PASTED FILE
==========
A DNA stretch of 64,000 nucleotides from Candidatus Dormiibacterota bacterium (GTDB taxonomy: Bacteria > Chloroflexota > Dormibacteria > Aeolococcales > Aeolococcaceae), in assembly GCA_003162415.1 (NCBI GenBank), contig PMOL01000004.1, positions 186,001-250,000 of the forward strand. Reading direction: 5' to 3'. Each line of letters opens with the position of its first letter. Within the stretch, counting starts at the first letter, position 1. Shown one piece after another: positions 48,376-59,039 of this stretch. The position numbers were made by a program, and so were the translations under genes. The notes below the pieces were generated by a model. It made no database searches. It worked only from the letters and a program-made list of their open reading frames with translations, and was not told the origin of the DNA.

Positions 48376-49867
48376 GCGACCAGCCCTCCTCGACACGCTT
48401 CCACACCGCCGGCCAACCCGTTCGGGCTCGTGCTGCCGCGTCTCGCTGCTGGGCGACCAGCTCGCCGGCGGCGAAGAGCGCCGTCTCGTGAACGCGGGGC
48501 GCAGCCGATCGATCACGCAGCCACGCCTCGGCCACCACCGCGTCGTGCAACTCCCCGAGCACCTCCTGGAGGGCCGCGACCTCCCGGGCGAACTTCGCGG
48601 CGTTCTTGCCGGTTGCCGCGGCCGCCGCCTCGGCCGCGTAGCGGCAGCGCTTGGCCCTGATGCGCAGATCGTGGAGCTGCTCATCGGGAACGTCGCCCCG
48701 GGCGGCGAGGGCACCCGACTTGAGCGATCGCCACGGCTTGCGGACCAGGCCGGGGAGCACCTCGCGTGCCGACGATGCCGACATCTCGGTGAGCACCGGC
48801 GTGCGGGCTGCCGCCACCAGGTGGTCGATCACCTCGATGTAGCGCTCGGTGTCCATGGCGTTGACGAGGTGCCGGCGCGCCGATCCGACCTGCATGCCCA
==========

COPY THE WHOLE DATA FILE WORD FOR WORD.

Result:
A DNA stretch of 64,000 nucleotides from Candidatus Dormiibacterota bacterium (GTDB taxonomy: Bacteria > Chloroflexota > Dormibacteria > Aeolococcales > Aeolococcaceae), in assembly GCA_003162415.1 (NCBI GenBank), contig PMOL01000004.1, positions 186,001-250,000 of the forward strand. Reading direction: 5' to 3'. Each line of letters opens with the position of its first letter. Within the stretch, counting starts at the first letter, position 1. Shown one piece after another: positions 48,376-59,039 of this stretch. The position numbers were made by a program, and so were the translations under genes. The notes below the pieces were generated by a model. It made no database searches. It worked only from the letters and a program-made list of their open reading frames with translations, and was not told the origin of the DNA.

Positions 48376-49867
48376 GCGACCAGCCCTCCTCGACACGCTT
48401 CCACACCGCCGGCCAACCCGTTCGGGCTCGTGCTGCCGCGTCTCGCTGCTGGGCGACCAGCTCGCCGGCGGCGAAGAGCGCCGTCTCGTGAACGCGGGGC
48501 GCAGCCGATCGATCACGCAGCCACGCCTCGGCCACCACCGCGTCGTGCAACTCCCCGAGCACCTCCTGGAGGGCCGCGACCTCCCGGGCGAACTTCGCGG
48601 CGTTCTTGCCGGTTGCCGCGGCCGCCGCCTCGGCCGCGTAGCGGCAGCGCTTGGCCCTGATGCGCAGATCGTGGAGCTGCTCATCGGGAACGTCGCCCCG
48701 GGCGGCGAGGGCACCCGACTTGAGCGATCGCCACGGCTTGCGGACCAGGCCGGGGAGCACCTCGCGTGCCGACGATGCCGACATCTCGGTGAGCACCGGC
48801 GTGCGGGCTGCCGCCACCAGGTGGTCGATCACCTCGATGTAGCGCTCGGTGTCCATGGCGTTGACGAGGTGCCGGCGCGCCGATCCGACCTGCATGCCCA